Opponents of the expansion of Oregon's medical marijuana program have raised numerous concerns about plans to open dispensaries to serve cardholders in the program. We think those who support the program, and those who support outright legalization, should be just as concerned, but for different reasons.
The state Legislature approved a measure this year that allows the creation of state-regulated medical marijuana dispensaries that can sell marijuana to cardholders. Workers in the dispensaries may be paid, but the dispensaries cannot make a profit.
This was a half-step in dealing with the issues created by Oregon's medical marijuana law, which has been regularly abused, with questionable prescriptions issued for imaginary ailments and too many growers exceeding the quantities they are permitted to grow. Oregon's presumptive medical marijuana has shown up in drug arrests across the country, as some of the excess ends up in the hands of dealers instead of patients.
The dispensary law doesn't prohibit individual growers from continuing to provide the marijuana to patients, but it is an improvement in providing the cardholders a safe and regulated environment in which to buy the drug. It will not end all the abuses by any means, but people who want to obey the law will be able to make their purchases with less worry that their seller is one day going to be led away in handcuffs.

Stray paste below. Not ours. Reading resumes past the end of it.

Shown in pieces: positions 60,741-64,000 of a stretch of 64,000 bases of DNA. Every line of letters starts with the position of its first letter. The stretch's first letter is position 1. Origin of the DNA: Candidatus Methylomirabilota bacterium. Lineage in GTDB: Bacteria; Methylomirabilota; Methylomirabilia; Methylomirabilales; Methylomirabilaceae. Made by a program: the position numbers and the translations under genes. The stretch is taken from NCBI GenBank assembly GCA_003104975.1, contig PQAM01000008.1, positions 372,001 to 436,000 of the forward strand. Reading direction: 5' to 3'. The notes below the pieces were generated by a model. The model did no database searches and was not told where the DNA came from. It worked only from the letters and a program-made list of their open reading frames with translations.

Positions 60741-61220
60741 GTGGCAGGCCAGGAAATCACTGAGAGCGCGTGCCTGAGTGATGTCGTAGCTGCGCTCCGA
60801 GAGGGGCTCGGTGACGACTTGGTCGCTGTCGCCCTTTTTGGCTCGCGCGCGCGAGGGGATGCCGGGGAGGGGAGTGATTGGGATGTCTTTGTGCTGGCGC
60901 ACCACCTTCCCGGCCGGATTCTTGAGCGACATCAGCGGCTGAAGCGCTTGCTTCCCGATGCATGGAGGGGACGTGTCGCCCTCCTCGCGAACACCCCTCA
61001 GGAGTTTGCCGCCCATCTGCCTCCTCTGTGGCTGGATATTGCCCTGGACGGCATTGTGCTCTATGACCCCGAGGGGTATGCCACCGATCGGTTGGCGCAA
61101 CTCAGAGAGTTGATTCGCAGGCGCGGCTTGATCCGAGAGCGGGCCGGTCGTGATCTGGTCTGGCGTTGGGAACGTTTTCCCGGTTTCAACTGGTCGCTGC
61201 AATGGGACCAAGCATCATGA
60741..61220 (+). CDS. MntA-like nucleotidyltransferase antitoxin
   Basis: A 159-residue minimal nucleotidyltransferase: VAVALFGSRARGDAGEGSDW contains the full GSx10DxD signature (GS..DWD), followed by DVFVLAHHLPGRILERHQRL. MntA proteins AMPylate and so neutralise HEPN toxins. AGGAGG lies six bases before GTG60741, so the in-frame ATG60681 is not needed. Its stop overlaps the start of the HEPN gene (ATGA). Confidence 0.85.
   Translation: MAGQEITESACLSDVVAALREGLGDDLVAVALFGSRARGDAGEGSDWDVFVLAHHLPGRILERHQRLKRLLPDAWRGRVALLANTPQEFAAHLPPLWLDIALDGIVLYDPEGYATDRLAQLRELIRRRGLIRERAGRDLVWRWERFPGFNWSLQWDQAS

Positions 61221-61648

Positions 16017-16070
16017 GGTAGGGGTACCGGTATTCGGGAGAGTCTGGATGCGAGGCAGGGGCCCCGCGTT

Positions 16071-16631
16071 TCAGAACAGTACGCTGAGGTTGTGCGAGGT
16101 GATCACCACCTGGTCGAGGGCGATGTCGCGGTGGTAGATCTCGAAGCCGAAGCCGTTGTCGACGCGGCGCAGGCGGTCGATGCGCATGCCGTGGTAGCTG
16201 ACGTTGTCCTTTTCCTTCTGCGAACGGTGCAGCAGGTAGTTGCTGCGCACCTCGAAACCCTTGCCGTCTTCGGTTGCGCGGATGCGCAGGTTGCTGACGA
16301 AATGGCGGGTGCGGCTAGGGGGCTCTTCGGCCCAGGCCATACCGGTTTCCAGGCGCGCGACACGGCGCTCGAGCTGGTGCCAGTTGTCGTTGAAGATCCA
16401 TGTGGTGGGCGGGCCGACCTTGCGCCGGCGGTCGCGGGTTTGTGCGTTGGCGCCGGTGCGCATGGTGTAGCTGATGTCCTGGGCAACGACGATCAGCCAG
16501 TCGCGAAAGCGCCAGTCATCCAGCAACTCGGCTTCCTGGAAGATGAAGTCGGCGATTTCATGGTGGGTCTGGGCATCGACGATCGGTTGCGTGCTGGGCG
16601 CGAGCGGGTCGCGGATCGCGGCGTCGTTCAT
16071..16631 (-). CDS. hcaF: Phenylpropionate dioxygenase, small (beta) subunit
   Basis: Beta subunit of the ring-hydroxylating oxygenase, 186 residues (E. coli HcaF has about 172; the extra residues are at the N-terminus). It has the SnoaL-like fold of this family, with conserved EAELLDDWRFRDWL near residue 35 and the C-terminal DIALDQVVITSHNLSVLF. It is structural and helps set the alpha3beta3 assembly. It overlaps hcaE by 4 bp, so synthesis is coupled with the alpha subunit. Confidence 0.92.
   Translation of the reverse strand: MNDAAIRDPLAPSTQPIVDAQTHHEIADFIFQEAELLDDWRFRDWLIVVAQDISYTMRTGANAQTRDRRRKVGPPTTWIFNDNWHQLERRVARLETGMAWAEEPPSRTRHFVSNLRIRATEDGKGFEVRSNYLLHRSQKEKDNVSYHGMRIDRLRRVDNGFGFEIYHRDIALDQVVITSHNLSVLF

The Legislature also established the Medical Marijuana Dispensary Law Rules Advisory Committee to oversee implementation of the new law. State Rep. Peter Buckley, D-Ashland, is a member of the committee, which held its first meeting last week. The committee is reviewing a variety of options, from limits on how many dispensaries will be allowed in a community to where in that community they will be allowed to operate. Buckley says local communities will have a say in the process, but it's unlikely they would be able to ban them outright.
Opponents have raised concerns about the state forcing the dispensaries on unwilling communities and the possibility that the dispensaries could become the scene of illegal activities.
Given the black eye the existing medical marijuana program has received because of the abuses by some of its participants, marijuana advocates should hope the legislative committee crafts some tough, enforceable rules. The last thing the program, or advocates for even greater marijuana use, need is for the opponents' fears about increased crime to come true.
Buckley says the Legislature will likely place a marijuana legalization law before voters next year, in part to ward off a voter initiative measure that could be just as problem-riddled as the current law. The worst publicity the legalization effort could get would be a string of arrests at the new dispensaries.
Marijuana advocates say authorities need to back off in their scrutiny and harassment of a medical marijuana program that is legal. We agree, but also say those advocates should do everything in their power to ensure that the new dispensaries keep their operations legal and their employees out of the police blotters.